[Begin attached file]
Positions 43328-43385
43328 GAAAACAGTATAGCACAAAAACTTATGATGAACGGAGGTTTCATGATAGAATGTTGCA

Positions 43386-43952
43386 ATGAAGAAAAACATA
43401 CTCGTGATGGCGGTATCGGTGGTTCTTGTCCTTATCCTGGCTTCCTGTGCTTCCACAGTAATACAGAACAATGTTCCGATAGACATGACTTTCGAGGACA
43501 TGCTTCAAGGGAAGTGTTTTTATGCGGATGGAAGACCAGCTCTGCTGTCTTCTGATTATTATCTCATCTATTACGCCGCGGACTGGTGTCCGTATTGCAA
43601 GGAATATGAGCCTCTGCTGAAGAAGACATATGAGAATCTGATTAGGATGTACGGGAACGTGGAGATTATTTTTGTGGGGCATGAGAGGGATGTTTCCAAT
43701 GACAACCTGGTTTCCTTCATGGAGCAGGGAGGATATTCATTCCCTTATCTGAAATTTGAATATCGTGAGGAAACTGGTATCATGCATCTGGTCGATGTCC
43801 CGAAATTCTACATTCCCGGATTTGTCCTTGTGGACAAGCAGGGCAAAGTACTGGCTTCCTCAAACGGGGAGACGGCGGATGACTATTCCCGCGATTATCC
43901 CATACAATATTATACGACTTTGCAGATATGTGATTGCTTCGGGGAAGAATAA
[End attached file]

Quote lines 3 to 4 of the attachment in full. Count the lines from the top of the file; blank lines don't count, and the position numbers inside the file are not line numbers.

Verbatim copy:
Positions 43386-43952
43386 ATGAAGAAAAACATA